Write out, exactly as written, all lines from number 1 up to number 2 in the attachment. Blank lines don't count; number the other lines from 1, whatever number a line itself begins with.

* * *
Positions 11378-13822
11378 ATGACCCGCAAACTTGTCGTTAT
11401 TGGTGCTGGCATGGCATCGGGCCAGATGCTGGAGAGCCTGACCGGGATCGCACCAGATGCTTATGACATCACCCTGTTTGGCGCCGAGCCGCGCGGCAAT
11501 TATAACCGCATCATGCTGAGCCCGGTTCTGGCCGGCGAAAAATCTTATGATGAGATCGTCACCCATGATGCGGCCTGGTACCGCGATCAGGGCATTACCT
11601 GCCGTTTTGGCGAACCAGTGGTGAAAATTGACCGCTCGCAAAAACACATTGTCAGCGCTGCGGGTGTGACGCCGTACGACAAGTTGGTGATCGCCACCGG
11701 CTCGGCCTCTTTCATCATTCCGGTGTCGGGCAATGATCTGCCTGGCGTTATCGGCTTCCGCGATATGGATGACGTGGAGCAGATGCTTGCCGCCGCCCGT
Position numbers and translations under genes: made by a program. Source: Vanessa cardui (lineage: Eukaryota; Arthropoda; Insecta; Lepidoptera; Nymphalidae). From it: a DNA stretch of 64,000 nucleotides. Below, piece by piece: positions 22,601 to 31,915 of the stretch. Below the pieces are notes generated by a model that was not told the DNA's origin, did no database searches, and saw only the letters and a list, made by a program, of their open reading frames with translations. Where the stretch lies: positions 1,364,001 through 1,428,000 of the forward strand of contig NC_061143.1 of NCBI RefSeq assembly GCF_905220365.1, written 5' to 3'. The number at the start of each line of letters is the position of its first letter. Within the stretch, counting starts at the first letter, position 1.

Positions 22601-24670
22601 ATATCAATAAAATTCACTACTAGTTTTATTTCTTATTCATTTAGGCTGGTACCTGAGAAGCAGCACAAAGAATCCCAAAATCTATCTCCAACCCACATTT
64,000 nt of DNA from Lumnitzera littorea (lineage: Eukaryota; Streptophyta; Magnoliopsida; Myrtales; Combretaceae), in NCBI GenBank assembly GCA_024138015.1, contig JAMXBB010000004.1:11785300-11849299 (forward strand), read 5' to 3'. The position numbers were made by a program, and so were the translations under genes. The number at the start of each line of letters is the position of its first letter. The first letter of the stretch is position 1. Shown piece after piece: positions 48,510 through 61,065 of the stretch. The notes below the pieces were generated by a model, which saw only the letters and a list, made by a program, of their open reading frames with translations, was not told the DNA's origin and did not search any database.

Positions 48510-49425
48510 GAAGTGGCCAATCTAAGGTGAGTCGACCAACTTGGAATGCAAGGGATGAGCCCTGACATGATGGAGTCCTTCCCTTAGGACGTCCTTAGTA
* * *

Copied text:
Positions 11378-13822
11378 ATGACCCGCAAACTTGTCGTTAT